The Australian Open is arguably the largest annual sporting event in the southern hemisphere. Translated into financial infusions, the event brings a gross economic benefit in excess of over $200 million AUD and attracts hundreds of thousands of visitors to Melbourne.
Chief executive of Tennis Australia Craig Tiley opines that a pledge of a three-stage upgrade package to the sporting precinct is a small price to pay, since it has been estimated that the Australian Open earns the State of Victoria more than $200 million AUD annually. Not only Victoria, but Australia as a whole relies heavily on Melbourne’s sporting calendar to attract tourists and infuse money into the country’s economy.
Although the redevelopment plan for Melbourne Park has a price tag of almost $1 billion AUD, the investment has secured the event for Melbourne until 2036. The first stage of renovations has been completed, including 1,500 extra stadium seats, plus a fully retractable roof for the Margaret Court Arena, which means that three of the principal courts now have such roofs. The additions were made to avoid the interruption of play due to extreme weather, which represented an issue in 2014 when players complained of heat exhaustion. Stage two involves upgrades to Rod Laver Arena and a pedestrian path which connects Melbourne Park to the train station.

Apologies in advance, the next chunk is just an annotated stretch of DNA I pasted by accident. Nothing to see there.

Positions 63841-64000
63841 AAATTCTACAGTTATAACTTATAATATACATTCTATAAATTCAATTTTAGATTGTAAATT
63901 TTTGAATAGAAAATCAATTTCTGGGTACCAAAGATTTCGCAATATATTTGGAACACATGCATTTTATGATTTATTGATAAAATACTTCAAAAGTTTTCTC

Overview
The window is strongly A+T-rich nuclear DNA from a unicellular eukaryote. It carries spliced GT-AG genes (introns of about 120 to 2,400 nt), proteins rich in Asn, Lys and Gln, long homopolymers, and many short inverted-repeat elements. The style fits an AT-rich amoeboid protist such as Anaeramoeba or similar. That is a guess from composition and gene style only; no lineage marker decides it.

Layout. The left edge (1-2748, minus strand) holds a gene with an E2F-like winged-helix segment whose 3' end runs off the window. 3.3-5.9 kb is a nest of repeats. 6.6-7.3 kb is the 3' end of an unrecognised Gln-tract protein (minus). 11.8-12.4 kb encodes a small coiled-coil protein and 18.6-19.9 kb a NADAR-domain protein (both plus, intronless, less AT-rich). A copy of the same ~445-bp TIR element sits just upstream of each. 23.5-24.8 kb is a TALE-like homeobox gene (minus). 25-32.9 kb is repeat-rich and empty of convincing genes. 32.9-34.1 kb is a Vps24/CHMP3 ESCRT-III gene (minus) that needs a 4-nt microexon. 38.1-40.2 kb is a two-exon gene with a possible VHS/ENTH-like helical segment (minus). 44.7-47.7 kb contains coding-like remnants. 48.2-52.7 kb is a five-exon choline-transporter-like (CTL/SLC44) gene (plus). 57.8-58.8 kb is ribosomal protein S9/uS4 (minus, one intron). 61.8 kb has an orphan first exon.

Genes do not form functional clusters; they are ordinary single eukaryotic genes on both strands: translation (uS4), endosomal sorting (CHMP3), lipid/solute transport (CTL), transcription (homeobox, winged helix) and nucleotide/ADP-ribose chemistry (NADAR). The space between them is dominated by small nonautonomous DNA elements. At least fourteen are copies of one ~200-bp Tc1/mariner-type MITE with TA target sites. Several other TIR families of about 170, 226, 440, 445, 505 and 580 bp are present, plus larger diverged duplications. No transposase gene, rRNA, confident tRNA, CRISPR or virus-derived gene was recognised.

The impact the Australian Open has on the country’s economy does not refer solely to the number of visitors it brings or the amount of money it generates, but also to the manner in which it boosts Australian businesses. According to the BBC, business such as Melbourne International Tennis School (MITS) profit greatly from the sporting event.
MITS’ Michael Baroch told the publication they send their kids “to actually go and watch the best players in the world” and observe how they play technically, tactically and mentally. Mr Baroch believes having Australian Open in Melbourne is “really advantageous,” especially since the business has one campus in Melbourne and the other in Singapore.
Australian Open impacts other types of businesses, too. The UK-based broadcaster reveals that Australia’s P&O Cruises launched a customised Australian Open Cruise from Sydney to Melbourne which includes admission to the matches. According to Tammy Marshall, the company’s senior vice president, some 1,800 cruise passengers booked the customised cruise six months in advance. Ms Marshall also mentioned that the venture brings in not only a bigger spending power to Melbourne, but also a boost of $1 million AUD to the Victorian economy.
The BBC quoted John Eren, state minister for sport and tourism saying sporting events represent “a universal language” worth about $1.8 billion AUD to the economy in Victoria.
With another 30 years of being identified with Australian Open, Melbourne has secured its status as a global tennis destination.